It’s never too soon to make a will

young man with cat

What have you got planned for later life? A cruise might be nice, or a cottage by the sea, but what about money? Do you know if you could afford a care home? Have you made a will? Do you know who would care for your family?

If your answers are no, you’re not alone. Apart from having a pension, research from savings organisation NS&I has shown that over half of us have not made any further financial plans.

More than a third haven’t made provision for long-term illness, nursing or care home fees, either for ourselves, or for other family members. Another third have thought about it – but haven’t put any plans into place.

Even such a basic step as making a will seems to elude most of us, even though almost everyone agrees it’s important.

Many people feel that they are too young to make a will, even those in the 45-64 age bracket.

It seems to be the big steps in life that finally prompt people to take action, notably getting married and having children.

However, it’s worth thinking of your family at every stage in life. If you die without making a will, they can be put under enormous strain trying to work out your wishes. They may face higher tax bills too.

If you don’t make a will, standard rules known as the intestacy rules will apply, and your estate could be divided up in ways you’d never have wanted.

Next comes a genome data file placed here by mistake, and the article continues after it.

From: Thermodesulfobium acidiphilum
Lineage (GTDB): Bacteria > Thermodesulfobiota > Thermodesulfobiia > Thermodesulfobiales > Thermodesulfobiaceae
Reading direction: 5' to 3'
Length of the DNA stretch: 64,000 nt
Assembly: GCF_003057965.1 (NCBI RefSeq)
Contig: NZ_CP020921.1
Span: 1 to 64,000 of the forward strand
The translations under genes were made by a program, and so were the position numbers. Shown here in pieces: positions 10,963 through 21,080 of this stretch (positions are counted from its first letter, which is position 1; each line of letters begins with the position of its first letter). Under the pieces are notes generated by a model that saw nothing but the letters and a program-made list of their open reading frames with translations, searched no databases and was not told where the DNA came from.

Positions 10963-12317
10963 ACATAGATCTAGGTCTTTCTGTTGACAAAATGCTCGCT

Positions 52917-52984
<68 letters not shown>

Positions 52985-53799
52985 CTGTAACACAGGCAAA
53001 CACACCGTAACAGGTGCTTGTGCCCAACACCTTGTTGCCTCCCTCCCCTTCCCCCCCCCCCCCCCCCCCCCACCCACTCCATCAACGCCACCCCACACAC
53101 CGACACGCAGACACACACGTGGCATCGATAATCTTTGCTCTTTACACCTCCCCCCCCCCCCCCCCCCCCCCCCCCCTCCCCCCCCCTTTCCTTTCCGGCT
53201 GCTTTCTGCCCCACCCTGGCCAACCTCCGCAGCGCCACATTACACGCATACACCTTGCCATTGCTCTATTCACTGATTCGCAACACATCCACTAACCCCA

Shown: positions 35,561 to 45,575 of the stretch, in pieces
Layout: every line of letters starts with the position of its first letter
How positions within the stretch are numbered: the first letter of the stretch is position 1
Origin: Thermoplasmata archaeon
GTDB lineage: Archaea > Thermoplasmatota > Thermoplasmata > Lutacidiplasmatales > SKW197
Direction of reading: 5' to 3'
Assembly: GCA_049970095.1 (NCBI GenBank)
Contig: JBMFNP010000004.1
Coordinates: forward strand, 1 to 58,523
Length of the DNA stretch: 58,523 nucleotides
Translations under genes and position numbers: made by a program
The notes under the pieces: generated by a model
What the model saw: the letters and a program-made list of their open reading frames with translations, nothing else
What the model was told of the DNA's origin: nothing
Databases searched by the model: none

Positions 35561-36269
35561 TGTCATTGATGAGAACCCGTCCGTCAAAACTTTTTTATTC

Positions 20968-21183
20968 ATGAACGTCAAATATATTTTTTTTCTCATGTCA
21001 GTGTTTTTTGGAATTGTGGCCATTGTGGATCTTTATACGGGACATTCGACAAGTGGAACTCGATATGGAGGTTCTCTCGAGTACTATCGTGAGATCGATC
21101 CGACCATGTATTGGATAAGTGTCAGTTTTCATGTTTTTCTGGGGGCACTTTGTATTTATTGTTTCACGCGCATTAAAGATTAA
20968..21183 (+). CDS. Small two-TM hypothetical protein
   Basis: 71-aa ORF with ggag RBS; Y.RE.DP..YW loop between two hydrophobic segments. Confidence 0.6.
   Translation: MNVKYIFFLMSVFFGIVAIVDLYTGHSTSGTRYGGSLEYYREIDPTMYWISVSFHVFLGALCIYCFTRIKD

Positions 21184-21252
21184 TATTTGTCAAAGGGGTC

For example, if you had been married and separated, but never got divorced, your ex-husband or wife would automatically benefit, even if you had spent many years with a new partner. If you had not married, but lived with a partner, your parents or siblings would inherit, and your partner may get nothing.

‘Many people assume their possessions will simply pass automatically to their partner or children, or believe their assets are too insignificant to need a formal arrangement’, says Emily Deane TEP from STEP.

‘But if you die without making a will, the intestacy rules will be applied, and this may not be what you want,’ she added. ‘The only certain way to ensure that your partner or relatives inherit in line with your wishes is by making a will.’


An article of this kind can never provide a complete guide to the law in these areas, which may be subject to change from time to time. The opinions and suggestions made within this article should not be interpreted as specific advice in relation to any particular individual or individuals. Neither STEP, the article author or their firm accept responsibility for any loss occasioned by someone acting or refraining to act on the basis of the opinions and suggestions contained in this article. More